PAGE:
Here Comes Everybody. Again.

 TV Back in 2006, blogs had become something close to the mainstream, or at least were the primary form of social media online in various forms.  This was a couple of years after they were popular enough that I'd almost received a commission to write a book about them (this was the phone call), Facebook was only just making itself open to non-students and Twitter was still yet to launch.  YouTube had only been in business for eighteen months and was only just in the process of being acquired by Google.

It's at this moment Alan Yenton's Imagine arts strand decided to make a documentary to journey "into the world wide web to find out how it began, who's out there, and where it's taking us" (source) which suddenly put all kinds of what had otherwise been relatively insider elements of the web onto BBC One at half ten in the evening just after the news.  It was one of the most exciting forty minutes of television I'd ever experienced.

If only I'd kept my recording of it.  I know such a unicorn existed at some point because the next night, I posted this "annotation" of the programme on the blog which went through the various contributors and topics and linked to them all.  At the time the title, resolved to BBC One's listing page which wasn't much of a web presence so I had a bee in my bonnet about filling the gap.  That URL now leads to a Go Daddy holding page.  It's still owned by somebody.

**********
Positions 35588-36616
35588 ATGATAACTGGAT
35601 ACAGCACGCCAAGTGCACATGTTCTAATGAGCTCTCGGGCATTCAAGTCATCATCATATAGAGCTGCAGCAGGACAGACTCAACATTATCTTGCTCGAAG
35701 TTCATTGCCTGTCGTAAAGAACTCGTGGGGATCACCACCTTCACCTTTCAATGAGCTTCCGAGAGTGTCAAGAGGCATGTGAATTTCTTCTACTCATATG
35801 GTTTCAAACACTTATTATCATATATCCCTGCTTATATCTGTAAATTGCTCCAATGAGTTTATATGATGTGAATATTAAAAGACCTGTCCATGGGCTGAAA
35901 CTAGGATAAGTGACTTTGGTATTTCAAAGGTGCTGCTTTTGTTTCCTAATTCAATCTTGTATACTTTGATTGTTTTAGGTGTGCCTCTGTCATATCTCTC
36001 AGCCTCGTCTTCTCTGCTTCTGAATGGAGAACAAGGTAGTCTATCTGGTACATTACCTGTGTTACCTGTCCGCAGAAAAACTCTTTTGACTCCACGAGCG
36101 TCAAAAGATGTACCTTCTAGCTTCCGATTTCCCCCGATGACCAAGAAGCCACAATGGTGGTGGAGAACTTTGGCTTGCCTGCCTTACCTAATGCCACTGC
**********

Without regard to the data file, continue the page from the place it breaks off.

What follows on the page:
Fifteen years later a lot has changed, not least that the web has become as mainstream as fuck and you simply wouldn't make this programme now.  About four years later Aleks Krotoski presented The Virtual Revolution which covered the topic in greater depth (page full of clips) and now, ten years later there are weekly shows, like Krotoski's The Digital Human on Radio 4 and Click on the BBC News channel both of which retain from of the pioneering spirit.

You can see where this is heading if you've been reading this blog for long.  All of these years later, do these contributors still have an online presence?  Where are they now?  Are many of these links still active?  Is everyone on Twitter?  Are they on YouTube?  I'll italicise any broken links and added some commentary also in italics and margined if necessary.  Is everybody still here?


Alan Yentob [wikipedia]

Toby Warwick Jones, Alan's helper [blogImagine recording]
Toby's blogpost about the recording is archived and contains some exceedingly 00s images.  His extremely broken myspace profile is here.  He moved over to his own domain for a bit, but that's gone now and wasn't archive.  BUT this website for a successful author has a similar domain in which case this could be his Twitter account.  I've emailed him a for confirmation.

General Contributors

Clay Shirky, internet consultant [websitewikipedia]

Dr David Weinberger, Harvard University [blogbiog]

Professor Henry Jenkins, Massachusetts Institute of Technology [bloghome pagewikipedia]
Professor Henry is now a joint professorship at the University of Southern California (USC) Annenberg School for Communication and Journalism and the USC School of Cinematic Arts.  He is on Twitter.